“The heavy Farrah Fawcett
bang has come back with a bang,” says Pamela, who thinks we’re taking our cue from “the glamour and abundance” of that era. The shorter pixie fringe — think Halle Berry at the Oscars — is also on trend, she adds.
If you’re thinking of getting a fringe, it’s important to consider your face shape.
“Those with a petite face will suit a short ‘pixie’ fringe above the eyebrows,” Pamela advises. “Those with a high forehead, or a wider, rounder face, will suit a shag-style fringe.”
The natural hair movement is gaining ground as women learn to love their natural hair texture.
People of African descent are ditching perms and relaxers and embracing their natural afro hair, just as people with naturally curly/wavy hair are abandoning the straightening irons and letting their hair do its thing.
Celeste, Viola Davis and Zendaya went au naturel at the Oscars last week, while other A-listers eschewed the once ubiquitous ‘glass-hair’ trend in favour of untamed curls.
“There’s been a huge movement towards organic style,” says Andrew of Hair By Mane. “People with natural curls haven’t been blow-drying their hair for the last few months and, with the right products, they’ve found ways to make their curls work.”
If you want to embrace your natural curls, try the Curly Girl Method. The step-by-step hair care routine is designed to enhance the hair’s natural curl pattern without the need for heated appliances.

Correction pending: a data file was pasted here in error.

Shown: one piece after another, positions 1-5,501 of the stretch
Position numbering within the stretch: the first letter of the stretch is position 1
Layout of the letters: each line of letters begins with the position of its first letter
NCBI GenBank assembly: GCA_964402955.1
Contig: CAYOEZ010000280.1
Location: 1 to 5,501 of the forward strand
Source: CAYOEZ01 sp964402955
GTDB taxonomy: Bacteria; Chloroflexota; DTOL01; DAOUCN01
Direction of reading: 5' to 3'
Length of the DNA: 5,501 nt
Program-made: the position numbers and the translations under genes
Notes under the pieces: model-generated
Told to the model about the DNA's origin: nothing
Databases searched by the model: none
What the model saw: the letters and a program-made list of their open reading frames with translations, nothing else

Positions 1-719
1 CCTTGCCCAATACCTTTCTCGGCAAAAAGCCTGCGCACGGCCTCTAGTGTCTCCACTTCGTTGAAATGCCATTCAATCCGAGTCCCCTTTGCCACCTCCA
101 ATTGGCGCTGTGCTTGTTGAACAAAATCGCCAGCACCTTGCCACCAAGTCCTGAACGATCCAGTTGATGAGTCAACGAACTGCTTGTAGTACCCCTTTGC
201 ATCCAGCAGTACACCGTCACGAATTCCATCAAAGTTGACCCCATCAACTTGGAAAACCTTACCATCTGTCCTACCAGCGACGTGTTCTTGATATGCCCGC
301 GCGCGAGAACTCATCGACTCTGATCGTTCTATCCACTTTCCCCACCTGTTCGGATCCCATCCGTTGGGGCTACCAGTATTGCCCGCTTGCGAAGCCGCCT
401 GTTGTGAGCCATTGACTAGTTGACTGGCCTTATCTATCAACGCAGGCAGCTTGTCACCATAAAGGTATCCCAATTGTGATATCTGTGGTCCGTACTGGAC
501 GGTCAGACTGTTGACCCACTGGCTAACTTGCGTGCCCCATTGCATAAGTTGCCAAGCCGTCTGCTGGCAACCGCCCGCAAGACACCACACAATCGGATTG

LONGER, LIVED-IN BOBS
The chic and timeless bob is still a key trend, but women now want styles that are easier to manage.
“From speaking to clients, a lot of them are saying that they are sick of the length of their hair and they want something to take the weight off their shoulders,” says hair stylist Aidan Darcy, recently named Editorial Stylist of the Year at the Creative HEAD It List Awards.
“They want something to give them a new lease of life and a fresh feel to their hair, but they don’t necessarily want a sharp bob. They want something a little more grown-out.”
The longer, lived-in bob, as seen on Penelope Cruz, has more texture and movement, and doesn’t require daily styling. “The bob will never go away,” says Pamela, “but the new bob style is more maintainable and ‘out-of-the-shower-able’.”
After a year of grown-out roots and box-dyes, people are starting to reconsider high maintenance hair colour, says Aidan.
“After the first lockdown, a lot of my clients were rethinking traditional colour. Rather than highlights, they wanted something that was softer and lower-maintenance. I think we’re going to see a lot more lived-in blonde and a lot more people working with the natural colour of their hair.”
Pamela says people are beginning to appreciate their natural hair colour, and they now want to enhance it rather than change it.
“People used to think that if they didn’t get their roots done they looked older and more tired, but they have now realised that their natural base is actually very youthful,” she explains.
“It’s in sync with the hair on your eyebrows and your eyelashes and it gives you depth. I think people are going to become very respectful of their natural base, and we’re going to see much more free-hand highlighting and tonal stuff coming through.”